‘Step by step’ approach could see DRS scrapped by 2024

Jamie Woodhouse
2022 Formula 1 car rear view.

The rear-end of a life-size model of a 2022 specification Formula 1 car.

F1 reportedly hopes the ground-effect design of the 2022 Formula 1 challengers will allow for the DRS to be gradually removed.

First introduced in 2011, the Drag Reduction System (DRS) serves to increase the top speed of a car by opening a flap in the rear wing, reducing drag and therefore allowing that car to gain speed to pull alongside whoever is in front.

But with the increase in downforce levels on Formula 1 cars over the years since, DRS has become increasingly vital in ensuring overtaking happens during a race.

However, from 2022 radically altered regulations will see the cars switch to a focus on ground-effect downforce, and so it is hoped that will allow cars to follow each other more closely without losing performance and therefore create more overtaking opportunities.

In theory then, that should then mean DRS would no longer be as essential and, according to Auto Motor und Sport, the FIA will ultimately do away with it completely, but will do so in stages.

Charles Leclerc, Ferrari, with DRS open. Qatar, November 2021.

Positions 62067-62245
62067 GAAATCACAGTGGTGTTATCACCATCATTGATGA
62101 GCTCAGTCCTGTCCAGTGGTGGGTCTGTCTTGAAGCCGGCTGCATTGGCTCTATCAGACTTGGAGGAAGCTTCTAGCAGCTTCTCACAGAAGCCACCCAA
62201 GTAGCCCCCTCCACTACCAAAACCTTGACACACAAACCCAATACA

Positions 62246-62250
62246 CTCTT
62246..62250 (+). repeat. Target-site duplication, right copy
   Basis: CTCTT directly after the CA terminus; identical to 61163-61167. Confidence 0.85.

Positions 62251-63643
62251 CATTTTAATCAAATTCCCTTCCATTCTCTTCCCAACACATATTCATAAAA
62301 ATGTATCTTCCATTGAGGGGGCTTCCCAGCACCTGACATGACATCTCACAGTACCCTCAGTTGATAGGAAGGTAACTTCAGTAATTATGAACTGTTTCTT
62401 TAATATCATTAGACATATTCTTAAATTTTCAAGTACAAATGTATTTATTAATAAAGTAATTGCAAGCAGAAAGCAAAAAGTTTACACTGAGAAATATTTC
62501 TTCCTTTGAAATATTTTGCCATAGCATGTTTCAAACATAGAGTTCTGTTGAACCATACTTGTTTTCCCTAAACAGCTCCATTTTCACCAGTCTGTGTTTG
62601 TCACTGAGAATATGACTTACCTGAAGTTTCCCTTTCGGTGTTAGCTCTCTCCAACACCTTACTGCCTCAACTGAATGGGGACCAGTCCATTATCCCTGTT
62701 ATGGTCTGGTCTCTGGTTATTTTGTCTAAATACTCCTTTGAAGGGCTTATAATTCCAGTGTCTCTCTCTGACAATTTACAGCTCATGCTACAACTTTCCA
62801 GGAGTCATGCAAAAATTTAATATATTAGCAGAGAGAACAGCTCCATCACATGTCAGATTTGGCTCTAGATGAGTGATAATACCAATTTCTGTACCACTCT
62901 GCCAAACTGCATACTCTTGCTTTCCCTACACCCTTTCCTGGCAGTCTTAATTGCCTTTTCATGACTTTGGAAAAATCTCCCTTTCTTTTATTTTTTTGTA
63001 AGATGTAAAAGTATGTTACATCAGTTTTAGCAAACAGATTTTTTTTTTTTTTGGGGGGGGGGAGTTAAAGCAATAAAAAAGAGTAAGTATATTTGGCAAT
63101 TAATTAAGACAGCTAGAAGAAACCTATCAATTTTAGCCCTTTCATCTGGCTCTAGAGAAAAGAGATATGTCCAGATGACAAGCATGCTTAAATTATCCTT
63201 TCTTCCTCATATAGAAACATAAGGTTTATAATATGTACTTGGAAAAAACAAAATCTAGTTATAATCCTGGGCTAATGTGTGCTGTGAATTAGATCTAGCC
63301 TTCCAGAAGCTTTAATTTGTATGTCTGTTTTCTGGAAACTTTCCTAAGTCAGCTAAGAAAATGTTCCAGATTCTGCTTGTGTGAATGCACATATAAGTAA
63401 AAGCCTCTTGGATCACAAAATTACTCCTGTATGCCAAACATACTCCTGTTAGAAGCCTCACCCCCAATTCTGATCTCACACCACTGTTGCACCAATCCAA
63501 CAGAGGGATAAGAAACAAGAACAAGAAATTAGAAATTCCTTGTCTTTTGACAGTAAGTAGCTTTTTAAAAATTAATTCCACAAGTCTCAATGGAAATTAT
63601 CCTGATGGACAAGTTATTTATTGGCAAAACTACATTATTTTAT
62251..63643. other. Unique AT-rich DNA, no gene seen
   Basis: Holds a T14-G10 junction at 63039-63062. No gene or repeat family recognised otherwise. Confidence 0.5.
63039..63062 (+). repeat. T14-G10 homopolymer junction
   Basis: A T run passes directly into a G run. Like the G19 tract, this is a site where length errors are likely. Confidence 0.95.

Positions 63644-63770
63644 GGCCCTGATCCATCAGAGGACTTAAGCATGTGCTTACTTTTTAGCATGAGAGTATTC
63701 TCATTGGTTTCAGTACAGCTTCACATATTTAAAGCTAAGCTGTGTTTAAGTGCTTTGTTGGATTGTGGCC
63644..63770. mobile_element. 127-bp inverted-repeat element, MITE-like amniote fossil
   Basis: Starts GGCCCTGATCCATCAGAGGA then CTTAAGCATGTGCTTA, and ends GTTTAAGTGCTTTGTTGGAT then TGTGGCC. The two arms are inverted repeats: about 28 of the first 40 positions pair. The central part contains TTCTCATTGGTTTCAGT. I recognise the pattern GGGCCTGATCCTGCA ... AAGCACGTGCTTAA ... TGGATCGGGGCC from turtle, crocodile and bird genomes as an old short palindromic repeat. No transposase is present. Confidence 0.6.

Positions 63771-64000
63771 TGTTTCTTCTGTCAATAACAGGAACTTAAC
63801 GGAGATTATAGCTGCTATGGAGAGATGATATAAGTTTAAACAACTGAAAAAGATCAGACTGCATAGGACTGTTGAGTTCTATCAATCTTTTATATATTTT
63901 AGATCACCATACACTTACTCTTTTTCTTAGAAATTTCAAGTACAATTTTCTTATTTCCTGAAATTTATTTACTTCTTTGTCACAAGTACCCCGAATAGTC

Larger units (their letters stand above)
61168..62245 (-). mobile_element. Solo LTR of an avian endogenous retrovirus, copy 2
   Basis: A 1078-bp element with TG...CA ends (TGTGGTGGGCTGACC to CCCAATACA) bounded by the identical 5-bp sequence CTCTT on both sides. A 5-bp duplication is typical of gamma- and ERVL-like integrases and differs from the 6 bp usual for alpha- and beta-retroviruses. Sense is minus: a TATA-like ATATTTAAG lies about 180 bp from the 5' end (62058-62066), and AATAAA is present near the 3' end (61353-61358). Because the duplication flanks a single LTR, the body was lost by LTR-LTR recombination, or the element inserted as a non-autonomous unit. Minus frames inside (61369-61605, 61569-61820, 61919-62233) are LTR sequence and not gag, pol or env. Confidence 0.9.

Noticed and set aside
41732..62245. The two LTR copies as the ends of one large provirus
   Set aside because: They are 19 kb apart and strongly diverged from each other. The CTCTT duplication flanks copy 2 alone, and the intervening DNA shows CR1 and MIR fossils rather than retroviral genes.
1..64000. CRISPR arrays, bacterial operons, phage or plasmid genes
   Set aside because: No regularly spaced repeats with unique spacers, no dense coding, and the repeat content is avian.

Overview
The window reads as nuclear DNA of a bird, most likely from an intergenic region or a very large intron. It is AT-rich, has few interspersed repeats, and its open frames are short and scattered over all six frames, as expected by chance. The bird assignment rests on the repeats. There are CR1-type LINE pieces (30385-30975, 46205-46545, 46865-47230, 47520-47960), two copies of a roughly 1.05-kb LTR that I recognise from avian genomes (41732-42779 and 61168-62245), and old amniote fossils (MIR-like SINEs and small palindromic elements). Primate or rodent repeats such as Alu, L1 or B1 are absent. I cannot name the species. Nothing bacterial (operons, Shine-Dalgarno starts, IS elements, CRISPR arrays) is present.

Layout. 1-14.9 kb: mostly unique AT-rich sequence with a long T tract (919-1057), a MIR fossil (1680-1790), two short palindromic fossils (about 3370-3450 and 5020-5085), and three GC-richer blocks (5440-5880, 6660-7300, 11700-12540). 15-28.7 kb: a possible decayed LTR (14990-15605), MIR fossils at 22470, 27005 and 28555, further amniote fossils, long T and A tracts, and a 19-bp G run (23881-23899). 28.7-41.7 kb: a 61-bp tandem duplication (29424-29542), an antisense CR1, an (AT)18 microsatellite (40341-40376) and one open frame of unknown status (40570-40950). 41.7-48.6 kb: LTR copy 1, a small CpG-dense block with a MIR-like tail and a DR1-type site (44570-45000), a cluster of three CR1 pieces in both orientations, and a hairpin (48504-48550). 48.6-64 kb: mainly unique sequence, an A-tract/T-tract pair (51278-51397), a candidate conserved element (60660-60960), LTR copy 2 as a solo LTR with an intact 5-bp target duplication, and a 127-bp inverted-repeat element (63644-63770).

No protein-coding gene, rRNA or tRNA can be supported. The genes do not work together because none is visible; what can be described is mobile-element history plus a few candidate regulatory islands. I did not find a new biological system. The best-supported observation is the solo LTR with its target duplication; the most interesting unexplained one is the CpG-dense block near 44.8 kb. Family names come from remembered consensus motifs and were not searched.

Charles Leclerc, Ferrari, with DRS open down the straight in Qatar. November 2021.

“If the design goal of the 2022 cars is achieved, and lagging and overtaking actually becomes easier, then Formula 1 wants to abolish the DRS bonus step by step,” reports Michael Schmidt of Auto Motor und Sport.

“The ideal situation would be that we no longer need DRS at all,” added Formula 1’s chief technical officer Pat Symonds.

According to the report, it could be as early as 2024 that we see DRS removed completely from the series. But by 2026 it will definitely have been dropped.


Also referenced is a potential issue with the diffuser and other delicate elements in the lower areas of the cars, since the “step in the floor” will be removed for these new challengers, which would mean “all parts facing the road will have the same distance to the ground”.

Already with the current cars we have seen how much damage the kerbs can do, as recently evidenced by several cars sustaining wing, floor and tyre damage after running across the kerbs in Qatar.

“The main focus is on the vertical air deflectors, which divide the front part of the floor and the diffuser into different channels,” state Auto Motor und Sport.

However, the teams rejected Formula 1’s wish to “set these baffles a little higher to protect them”, according to Symonds.